• Structural Iron and Steel Workers. Work at great heights to install and repair iron and steel on buildings, bridges, and roads. While just over 1% of total injuries suffered by structural iron and steel workers are fatal, the sheer number of injuries (14 fatal injuries, 1,280 nonfatal injuries) makes it one of the nation’s most dangerous jobs.

Most common fatal accidents: Falls, slips, trips.

  • Refuse and Recyclable Material Collectors. Work is in a vehicle every day and frequently involves exposure to contaminants, such as pollutants, which can result in illness.

Most common fatal accidents: Transportation incidents.

  • Roofers can slip, trip and fall from scaffolds, ladders or roofs and are at risk of heat-related illnesses from working in the sun during summer.

Most common fatal accidents: Falls, slips, trips.

  • Aircraft Pilots and Flight Engineers. Injuries in any aircraft crash are likely to be fatal. Pilots’ work can be extremely demanding due to mental stress and demanding schedules.

Most common fatal accidents: Transportation incidents.

  • Loggers / Logging Workers. Very physically demanding work with the risk of being struck by an object, such as a log or falling branch, or mishaps with dangerous machinery, such as harvesters and chainsaws.

Most common fatal accidents: Contact with objects and equipment.

What is the No. 1 Most Dangerous Job in America?

According to the analysis of BLS reports, fishers and related fishing workers had the highest rates of fatal injuries in 2017 with 100 fatal injuries per 100,000 workers. By contrast, the rate of fatal injuries among electrical power-line installers and repairers (No. 10) was 18.6 per 100,000 workers in 2017. Overall, there were 41 fatal injuries and 120 nonfatal injuries among fishers and related fishing workers reported in 2017.

Fishing industry occupations require largely physical work that involves fishing nets, gear and slippery decks, and exposure to challenging environmental factors, such as extreme weather. Further, fishers who are on boats on the water are isolated from emergency medical help in the event of a life-threatening injury. They are also subject to drowning from falling overboard or boats capsizing or sinking.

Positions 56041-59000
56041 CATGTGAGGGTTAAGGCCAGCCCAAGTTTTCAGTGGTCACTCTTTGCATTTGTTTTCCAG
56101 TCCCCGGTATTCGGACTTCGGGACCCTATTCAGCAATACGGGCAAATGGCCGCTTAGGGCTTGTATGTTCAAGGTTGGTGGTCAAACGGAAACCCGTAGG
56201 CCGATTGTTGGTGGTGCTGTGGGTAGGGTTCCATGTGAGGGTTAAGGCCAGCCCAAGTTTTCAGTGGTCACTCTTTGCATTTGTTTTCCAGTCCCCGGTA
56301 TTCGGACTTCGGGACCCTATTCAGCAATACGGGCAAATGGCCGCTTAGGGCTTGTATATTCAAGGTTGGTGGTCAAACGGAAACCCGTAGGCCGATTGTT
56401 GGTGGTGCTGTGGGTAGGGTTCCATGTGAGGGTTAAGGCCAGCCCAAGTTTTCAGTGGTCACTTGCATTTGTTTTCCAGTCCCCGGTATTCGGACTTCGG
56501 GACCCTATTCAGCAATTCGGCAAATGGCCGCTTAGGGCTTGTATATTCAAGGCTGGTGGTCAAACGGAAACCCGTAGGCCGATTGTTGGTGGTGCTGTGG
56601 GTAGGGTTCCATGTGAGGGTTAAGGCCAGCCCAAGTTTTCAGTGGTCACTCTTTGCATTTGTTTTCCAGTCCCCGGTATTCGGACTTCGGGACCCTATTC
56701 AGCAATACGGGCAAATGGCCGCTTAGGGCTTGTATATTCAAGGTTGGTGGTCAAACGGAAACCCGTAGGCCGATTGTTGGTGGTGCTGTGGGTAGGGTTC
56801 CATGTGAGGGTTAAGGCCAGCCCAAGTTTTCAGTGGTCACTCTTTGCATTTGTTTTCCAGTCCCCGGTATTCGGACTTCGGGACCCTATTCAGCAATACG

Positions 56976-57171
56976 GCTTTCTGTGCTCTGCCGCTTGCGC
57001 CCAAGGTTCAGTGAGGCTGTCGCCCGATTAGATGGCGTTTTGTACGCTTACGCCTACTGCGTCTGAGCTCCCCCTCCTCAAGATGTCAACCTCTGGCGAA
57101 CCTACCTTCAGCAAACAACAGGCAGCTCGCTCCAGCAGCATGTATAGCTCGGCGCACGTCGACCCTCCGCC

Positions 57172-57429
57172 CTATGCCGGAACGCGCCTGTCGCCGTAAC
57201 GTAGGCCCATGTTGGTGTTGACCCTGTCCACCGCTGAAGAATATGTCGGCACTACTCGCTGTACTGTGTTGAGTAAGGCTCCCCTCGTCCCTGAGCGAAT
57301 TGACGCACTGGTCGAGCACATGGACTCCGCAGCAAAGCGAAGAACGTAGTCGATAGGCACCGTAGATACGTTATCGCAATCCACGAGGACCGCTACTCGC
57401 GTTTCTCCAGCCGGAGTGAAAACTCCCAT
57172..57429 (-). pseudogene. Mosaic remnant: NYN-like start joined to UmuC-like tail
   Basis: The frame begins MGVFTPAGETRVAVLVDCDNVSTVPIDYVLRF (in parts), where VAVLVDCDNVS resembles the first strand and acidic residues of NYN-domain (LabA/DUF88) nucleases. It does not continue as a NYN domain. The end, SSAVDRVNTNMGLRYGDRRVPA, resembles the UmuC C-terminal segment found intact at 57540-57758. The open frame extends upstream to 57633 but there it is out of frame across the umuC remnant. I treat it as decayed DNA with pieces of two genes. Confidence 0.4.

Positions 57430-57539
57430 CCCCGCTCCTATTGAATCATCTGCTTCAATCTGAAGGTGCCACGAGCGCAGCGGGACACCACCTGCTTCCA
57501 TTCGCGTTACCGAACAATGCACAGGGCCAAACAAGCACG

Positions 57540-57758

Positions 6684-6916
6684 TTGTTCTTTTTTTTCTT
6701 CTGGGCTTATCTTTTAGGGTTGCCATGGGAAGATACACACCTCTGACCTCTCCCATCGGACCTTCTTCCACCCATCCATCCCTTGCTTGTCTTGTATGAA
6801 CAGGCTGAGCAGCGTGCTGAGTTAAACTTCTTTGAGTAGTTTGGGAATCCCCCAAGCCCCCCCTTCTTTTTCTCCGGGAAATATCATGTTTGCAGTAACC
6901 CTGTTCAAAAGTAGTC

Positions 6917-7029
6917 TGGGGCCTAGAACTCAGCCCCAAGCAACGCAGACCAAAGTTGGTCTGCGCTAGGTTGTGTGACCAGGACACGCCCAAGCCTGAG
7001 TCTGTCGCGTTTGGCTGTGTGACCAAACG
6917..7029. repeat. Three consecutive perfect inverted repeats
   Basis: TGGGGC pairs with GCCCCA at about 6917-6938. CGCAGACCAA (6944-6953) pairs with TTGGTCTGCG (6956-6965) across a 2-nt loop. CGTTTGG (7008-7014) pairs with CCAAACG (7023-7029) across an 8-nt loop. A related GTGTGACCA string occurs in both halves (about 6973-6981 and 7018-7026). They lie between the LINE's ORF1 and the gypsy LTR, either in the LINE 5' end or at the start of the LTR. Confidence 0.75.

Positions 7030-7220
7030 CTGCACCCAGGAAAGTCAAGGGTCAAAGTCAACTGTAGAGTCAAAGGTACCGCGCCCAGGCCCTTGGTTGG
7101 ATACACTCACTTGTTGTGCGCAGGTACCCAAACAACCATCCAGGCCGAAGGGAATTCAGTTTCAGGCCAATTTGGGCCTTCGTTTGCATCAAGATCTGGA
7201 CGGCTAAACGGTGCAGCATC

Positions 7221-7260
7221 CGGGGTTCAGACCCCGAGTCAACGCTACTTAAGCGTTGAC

The most common fatal accidents among fishers were categorized as “transportation incidents,” but the report also says, “the majority of fatalities among fishers and related fishing workers are due to drowning.”

Clemson University study for the South Carolina Department of Natural Resources says the state’s commercial fishing industry directly employs 720 people.

The BLS fatal occupational injuries in South Carolina report for 2017 shows no fatalities in “farming, fishing and forestry” occupations.

South Carolina Occupational Fatalities Span Variety of Work

The 2017 BLS report shows South Carolina worker fatalities in:

  • Arts, design, entertainment, sports, and media occupations (1)
  • Building and grounds cleaning and maintenance occupations (6)
  • Construction and extraction occupations (21)
  • Food preparation and serving related occupations (5)
  • Healthcare support occupations (1)
  • Installation, maintenance, and repair occupations (7)
  • Management occupations (5)
  • Military occupations (2)
  • Production occupations (4)
  • Protective service occupations (6)
  • Sales and related occupations (6)
  • Transportation and material moving occupations (21).
About the Author

Ken Harrell joined Joye Law Firm in 1994, and has been the managing partner since 2006. With 30 years of experience, he protects the rights of injured South Carolinians, including cases involving workers’ compensation, car accidents, and defective products. Ken also leads the firm’s referral practice, helping to ensure that our clients receive the best possible representation. He is a past president of South Carolina Injured Workers’ Advocates, and has served as the co-chairman of this organization’s legislative affairs committee for 12 years.